SOURCE: AARP Driver Safety

AARP Driver Safety

December 01, 2014 09:00 ET

AARP Poll Reveals Differences in How Drivers Prepare for Long Trips

According to Findings, Preparation Tends to Focus More on the Car's Success Than the Driver's

WASHINGTON, DC--(Marketwired - December 01, 2014) - This month, as roads across the country grow increasingly congested with holiday travelers, AARP Driver Safety set out to learn how prepared Americans are for taking a long distance car trip and how their preparation levels can vary by age.

The nationwide survey of 1,202 licensed drivers, age 30 and older, found that drivers prepare for car trips of 50 miles or more in very different ways. While nearly all drivers (98%) report feeling prepared, their methods of preparation focus more on vehicle preparation, such as ensuring the vehicle is up-to-date on service, vs. driver preparation, such as planning scheduled breaks.

AARP Driver Safety released the new survey results today with a corresponding infographic as part of Older Driver Safety Awareness Week.

According to the findings:

  • Drivers approach car preparation differently than route preparation: 98 percent of drivers age 30 and older feel prepared before taking a car trip of 50 miles or more. However, they tend to focus more on preparing their car than planning their route. 80 percent of drivers always ensure their vehicle is up-to-date on service, yet only 26 percent prepare by always planning to avoid dimly lit conditions. Only 33 percent always make plans to avoid bad weather.
  • What drivers believe is important doesn't always reflect how they behave: 85 percent of all respondents believe having a first aid kit in the car is important for a long trip, yet only 60 percent typically have one in the car. Similarly, 72 percent believe having flares or warning reflectors is important, yet only 37 percent typically have them.
  • In general, the extent to which drivers engage in vehicle preparation increases with age: Older drivers, ages 50+ are particularly likely to always ensure their mirrors are adjusted properly, check their tire pressure, and confirm that windshield wipers are in good condition.
  • Older drivers prepare to avoid challenging driving situations more often: Twice as many drivers ages 65+ always make alternative plans for bad weather as compared to drivers age 30-49.
  • Scheduling pit stops is something an older driver is more likely to do: It's a best practice to take a break every two hours or every 100 miles. More than one third of drivers 65+ always establish where they'll stop before they leave the house for a trip of 50 miles or more, while less than a quarter of their younger counterparts (age 30-49) report doing the same.

To download this survey in its entirely, visit
"Driver preparedness should always be a focus, but even more so as we enter a busy time on the roadways," said Julie Lee, Vice President and National Director of AARP Driver Safety. "Staying safe and smart behind the wheel is paramount, and taking just a little extra time to prepare ourselves for long car trips is just as important as preparing our vehicles."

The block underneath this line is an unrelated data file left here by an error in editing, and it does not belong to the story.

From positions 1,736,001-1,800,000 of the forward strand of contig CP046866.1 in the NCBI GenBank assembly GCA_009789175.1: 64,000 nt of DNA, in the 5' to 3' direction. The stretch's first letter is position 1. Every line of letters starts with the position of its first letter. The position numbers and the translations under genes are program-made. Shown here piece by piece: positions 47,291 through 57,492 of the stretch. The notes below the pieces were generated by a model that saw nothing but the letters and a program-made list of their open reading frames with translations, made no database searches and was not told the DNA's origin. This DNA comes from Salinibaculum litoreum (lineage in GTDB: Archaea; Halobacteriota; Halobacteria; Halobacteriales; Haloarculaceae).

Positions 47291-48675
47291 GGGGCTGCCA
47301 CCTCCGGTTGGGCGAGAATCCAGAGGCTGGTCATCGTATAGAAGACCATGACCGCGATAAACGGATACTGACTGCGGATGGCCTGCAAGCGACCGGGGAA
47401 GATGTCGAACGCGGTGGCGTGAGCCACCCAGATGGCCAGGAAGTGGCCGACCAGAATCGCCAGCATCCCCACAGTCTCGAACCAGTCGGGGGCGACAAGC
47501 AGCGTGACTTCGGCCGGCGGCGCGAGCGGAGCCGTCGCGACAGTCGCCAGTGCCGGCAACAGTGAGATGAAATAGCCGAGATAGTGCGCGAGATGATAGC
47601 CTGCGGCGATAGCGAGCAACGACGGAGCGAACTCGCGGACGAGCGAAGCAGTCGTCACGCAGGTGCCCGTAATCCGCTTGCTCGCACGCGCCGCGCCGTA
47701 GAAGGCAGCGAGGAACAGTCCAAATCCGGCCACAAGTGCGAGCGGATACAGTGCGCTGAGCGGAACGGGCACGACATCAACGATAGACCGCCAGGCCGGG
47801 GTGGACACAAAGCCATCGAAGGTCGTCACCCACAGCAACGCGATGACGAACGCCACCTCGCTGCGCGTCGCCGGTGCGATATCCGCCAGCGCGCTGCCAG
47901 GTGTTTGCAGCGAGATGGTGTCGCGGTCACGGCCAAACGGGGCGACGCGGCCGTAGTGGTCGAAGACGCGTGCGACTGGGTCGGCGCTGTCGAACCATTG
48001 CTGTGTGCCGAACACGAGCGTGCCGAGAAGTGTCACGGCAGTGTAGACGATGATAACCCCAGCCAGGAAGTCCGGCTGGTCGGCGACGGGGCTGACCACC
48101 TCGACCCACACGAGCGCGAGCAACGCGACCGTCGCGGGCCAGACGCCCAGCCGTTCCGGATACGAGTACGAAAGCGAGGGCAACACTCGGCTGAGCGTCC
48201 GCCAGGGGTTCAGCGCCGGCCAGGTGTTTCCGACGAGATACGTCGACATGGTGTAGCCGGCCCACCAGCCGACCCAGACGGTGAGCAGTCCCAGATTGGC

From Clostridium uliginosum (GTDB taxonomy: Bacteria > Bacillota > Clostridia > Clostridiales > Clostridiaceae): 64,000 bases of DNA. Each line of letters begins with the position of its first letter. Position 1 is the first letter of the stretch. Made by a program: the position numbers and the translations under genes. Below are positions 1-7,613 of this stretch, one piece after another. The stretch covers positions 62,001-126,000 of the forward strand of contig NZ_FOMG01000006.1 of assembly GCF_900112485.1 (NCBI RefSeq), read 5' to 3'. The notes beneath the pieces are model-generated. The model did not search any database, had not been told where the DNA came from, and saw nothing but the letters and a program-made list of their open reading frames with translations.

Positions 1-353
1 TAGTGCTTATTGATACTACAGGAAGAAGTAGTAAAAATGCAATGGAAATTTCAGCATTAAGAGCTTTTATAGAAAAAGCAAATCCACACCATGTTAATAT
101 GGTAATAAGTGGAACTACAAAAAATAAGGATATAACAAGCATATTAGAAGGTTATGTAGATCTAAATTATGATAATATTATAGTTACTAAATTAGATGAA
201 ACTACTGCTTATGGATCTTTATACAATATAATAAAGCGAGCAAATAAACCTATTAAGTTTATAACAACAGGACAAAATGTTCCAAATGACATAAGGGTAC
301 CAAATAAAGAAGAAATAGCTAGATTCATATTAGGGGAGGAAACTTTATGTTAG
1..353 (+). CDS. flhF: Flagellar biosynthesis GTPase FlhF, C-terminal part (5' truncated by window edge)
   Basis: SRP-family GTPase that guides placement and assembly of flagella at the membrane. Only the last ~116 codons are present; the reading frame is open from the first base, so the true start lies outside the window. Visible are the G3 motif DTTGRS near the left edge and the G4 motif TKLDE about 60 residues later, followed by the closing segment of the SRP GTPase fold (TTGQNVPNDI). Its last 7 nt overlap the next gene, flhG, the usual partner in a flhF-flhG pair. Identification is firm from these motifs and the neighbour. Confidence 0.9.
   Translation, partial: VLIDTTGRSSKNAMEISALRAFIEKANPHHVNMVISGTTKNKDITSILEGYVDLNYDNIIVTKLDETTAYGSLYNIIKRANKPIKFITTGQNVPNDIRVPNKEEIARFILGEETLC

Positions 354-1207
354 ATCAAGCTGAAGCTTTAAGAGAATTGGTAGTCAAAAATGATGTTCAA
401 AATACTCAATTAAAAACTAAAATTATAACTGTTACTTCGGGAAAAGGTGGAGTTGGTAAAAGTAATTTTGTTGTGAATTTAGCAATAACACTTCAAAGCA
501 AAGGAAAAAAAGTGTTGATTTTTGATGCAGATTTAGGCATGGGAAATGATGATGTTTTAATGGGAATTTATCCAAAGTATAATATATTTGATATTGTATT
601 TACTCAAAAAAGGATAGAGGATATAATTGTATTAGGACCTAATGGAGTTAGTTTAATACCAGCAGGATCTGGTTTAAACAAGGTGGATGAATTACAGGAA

AARP Driver Safety regularly monitors trends, perceptions, and challenges of older drivers in the U.S., primarily to inform their AARP Smart Driver Course, the nation's first and largest older driver refresher course. This year alone, it's projected that nearly half a million drivers across America will participate in the class. It is open to drivers of all ages, and AARP membership is not required to participate. 

In October 2014, AARP conducted the survey of active and experienced drivers age 30 and older who drive at least once a week and take car trips of 50 miles or more. The sample of 1,202 respondents age 30+ was drawn at random from the U.S. adult population in telephone households. The results from the study were weighted by age and gender. The margin of sampling error for a sample of 1,202 is ±2.8%.

For more information on this survey, or the AARP Smart Driver Course, visit

AARP is a nonprofit, nonpartisan organization, with a membership of more than 37 million, that helps people turn their goals and dreams into real possibilities, strengthens communities and fights for the issues that matter most to families such as healthcare, employment and income security, retirement planning, affordable utilities and protection from financial abuse. We advocate for individuals in the marketplace by selecting products and services of high quality and value to carry the AARP name as well as help our members obtain discounts on a wide range of products, travel, and services. A trusted source for lifestyle tips, news and educational information, AARP produces AARP The Magazine, the world's largest circulation magazine; AARP Bulletin;; AARP TV & Radio; AARP Books; and AARP en Español, a Spanish-language website addressing the interests and needs of Hispanics. AARP does not endorse candidates for public office or make contributions to political campaigns or candidates. The AARP Foundation is an affiliated charity that provides security, protection, and empowerment to older persons in need with support from thousands of volunteers, donors, and sponsors. AARP has staffed offices in all 50 states, the District of Columbia, Puerto Rico, and the U.S. Virgin Islands. Learn more at

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